Addressing the Democratic party's national convention in Charlotte, she urged the delegates that they "must work like never before" and "stand together for the man we can trust to keep moving this great country forward...our president, Barack Obama."
Describing her husband as "a kindred spirit", Michelle noted, "Barack and I were both raised by families who didn't have much in the way of money or material possessions but who had given us something far more valuable - their unconditional love, their unflinching sacrifice and the chance to go places they had never imagined for themselves."
She pointed out that her husband had initially refused high paying jobs and instead worked "in struggling neighbourhoods where a steel plant had shut down, fighting to rebuild those communities and get folks back to work...because for Barack, success isn't about how much money you make, it's about the difference you make in people's lives."
Michelle said that "...when it comes to rebuilding our economy, Barack is thinking about folks like my dad and like his grandmother. He's thinking about the pride that comes from a hard day's work. That's why he signed the Lilly Ledbetter Fair Pay Act to help women get equal pay for equal work. That's why he cut taxes for working families and small businesses and fought to get the auto industry back on its feet."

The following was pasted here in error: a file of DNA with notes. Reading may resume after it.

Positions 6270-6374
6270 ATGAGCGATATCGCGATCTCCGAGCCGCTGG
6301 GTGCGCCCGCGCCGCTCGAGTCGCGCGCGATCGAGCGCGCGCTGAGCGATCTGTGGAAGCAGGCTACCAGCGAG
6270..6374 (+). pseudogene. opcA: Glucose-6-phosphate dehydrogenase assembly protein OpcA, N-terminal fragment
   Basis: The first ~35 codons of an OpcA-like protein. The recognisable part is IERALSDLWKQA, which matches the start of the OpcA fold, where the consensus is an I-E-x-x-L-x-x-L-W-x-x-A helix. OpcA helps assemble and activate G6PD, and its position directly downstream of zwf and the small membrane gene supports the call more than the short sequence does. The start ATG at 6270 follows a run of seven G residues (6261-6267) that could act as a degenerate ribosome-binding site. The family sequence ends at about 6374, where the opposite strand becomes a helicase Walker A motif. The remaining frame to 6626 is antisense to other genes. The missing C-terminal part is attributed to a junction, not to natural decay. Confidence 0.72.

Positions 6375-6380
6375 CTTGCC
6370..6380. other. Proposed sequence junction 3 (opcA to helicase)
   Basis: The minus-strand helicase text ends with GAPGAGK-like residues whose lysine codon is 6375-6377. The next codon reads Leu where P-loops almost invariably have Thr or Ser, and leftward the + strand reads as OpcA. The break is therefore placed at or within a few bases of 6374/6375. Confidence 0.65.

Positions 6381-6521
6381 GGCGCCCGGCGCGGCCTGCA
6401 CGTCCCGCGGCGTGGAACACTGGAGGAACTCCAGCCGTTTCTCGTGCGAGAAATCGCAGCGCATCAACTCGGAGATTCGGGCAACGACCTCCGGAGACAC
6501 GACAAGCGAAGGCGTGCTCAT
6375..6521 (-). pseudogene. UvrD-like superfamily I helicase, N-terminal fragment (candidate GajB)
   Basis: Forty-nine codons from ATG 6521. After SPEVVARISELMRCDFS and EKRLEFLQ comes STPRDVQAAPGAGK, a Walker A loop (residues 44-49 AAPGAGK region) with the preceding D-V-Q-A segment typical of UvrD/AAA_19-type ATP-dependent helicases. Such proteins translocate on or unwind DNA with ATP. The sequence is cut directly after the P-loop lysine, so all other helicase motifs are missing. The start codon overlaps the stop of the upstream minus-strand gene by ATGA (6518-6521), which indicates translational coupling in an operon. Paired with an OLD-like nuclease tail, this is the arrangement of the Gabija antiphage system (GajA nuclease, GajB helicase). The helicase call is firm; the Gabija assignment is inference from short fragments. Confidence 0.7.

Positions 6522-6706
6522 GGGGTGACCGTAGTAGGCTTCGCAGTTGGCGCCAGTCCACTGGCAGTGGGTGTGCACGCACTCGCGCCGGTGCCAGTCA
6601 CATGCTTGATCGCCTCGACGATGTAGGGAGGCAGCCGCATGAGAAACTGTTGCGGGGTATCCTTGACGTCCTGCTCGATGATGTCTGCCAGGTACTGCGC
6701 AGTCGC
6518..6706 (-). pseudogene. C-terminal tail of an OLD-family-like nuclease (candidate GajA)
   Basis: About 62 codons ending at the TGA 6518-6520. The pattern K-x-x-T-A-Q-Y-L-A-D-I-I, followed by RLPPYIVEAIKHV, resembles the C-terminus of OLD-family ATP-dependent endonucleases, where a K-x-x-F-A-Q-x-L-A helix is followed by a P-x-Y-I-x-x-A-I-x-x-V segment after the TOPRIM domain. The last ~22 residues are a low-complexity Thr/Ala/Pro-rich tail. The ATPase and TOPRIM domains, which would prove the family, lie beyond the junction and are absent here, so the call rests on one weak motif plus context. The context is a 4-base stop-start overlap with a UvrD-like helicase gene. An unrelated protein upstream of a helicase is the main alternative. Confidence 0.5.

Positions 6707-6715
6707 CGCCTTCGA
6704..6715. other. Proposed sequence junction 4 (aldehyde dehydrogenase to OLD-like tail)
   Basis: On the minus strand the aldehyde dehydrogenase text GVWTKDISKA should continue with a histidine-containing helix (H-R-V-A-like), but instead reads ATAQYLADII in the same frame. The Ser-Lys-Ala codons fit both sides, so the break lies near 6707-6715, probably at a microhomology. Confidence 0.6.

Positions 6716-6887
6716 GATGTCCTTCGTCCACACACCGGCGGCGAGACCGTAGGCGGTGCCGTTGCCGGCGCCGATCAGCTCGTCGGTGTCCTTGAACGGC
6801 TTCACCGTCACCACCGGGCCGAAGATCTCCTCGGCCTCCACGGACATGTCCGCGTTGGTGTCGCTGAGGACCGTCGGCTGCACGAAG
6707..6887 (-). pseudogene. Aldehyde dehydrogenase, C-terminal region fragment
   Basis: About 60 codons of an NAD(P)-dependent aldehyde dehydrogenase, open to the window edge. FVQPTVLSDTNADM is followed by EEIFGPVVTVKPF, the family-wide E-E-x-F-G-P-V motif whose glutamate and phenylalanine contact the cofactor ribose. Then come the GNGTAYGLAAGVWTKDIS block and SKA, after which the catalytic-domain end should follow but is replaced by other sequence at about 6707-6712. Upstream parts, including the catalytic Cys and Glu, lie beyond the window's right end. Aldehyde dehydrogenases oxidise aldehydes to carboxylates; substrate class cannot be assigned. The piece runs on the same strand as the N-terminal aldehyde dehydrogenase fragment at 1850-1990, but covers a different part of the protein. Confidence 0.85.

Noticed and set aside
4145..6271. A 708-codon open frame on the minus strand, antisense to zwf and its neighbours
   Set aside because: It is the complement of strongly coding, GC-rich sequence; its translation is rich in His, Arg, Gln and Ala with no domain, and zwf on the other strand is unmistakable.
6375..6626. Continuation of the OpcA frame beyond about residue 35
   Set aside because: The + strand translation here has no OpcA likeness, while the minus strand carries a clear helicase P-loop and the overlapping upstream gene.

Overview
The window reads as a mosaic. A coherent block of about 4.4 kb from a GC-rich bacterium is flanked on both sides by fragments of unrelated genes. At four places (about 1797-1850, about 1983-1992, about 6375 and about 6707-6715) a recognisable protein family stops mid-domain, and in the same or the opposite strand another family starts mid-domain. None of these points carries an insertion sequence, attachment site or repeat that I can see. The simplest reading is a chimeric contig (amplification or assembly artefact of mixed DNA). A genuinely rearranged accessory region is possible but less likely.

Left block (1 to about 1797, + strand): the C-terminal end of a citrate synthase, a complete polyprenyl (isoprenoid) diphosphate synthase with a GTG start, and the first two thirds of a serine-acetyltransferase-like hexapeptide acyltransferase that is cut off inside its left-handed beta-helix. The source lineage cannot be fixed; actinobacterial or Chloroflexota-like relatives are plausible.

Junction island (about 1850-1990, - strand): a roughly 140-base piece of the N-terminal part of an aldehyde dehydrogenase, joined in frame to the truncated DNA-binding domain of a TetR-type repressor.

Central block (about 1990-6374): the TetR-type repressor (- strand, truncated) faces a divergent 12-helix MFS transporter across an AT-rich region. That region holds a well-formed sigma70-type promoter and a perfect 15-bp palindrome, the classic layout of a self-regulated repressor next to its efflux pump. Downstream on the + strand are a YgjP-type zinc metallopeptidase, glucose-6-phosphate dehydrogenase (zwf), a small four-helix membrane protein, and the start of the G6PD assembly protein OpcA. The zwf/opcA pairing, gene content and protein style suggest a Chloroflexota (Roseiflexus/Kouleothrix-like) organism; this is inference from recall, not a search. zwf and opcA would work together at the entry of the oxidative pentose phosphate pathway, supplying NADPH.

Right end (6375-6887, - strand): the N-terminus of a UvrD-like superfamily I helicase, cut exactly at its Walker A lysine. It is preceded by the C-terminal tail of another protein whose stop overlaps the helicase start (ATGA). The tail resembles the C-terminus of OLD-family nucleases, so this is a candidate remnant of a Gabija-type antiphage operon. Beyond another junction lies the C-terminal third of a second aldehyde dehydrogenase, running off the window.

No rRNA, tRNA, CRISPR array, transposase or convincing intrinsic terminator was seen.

She quoted the President as saying that they were "playing a long game...and that change is hard, and change is slow, and it never happens all at once. But eventually we get there, we always do."
Citing some of the hardships the couple had faced, Michelle recounted how Barack Obama once used to pick her up for their dates in a "rusted" car. "I could actually see the pavement going by through a hole in the passenger side door...he was the guy whose proudest possession was a coffee table he'd found in a dumpster and whose only pair of decent shoes was half a size too small."
Michelle said that "Barack knows the American Dream because he's lived it...and he wants everyone in this country to have that same opportunity, no matter who we are, or where we're from, or what we look like, or who we love. And he believes that when you've worked hard, and done well, and walked through that doorway of opportunity...you do not slam it shut behind you...you reach back, and you give other folks the same chances that helped you succeed."
"Today, after so many struggles and triumphs and moments that have tested my husband in ways I never could have imagined, I have seen firsthand that being president doesn't change who you are - it reveals who you are," she said.
The First Lady's speech, laced with personal anecdotes, was made at a time when the race for the White House is too close to call. However, the undecided voters can still tilt the scales in favour of the incumbent who is being challenged by the Republican Party's presidential nominee Mitt Romney.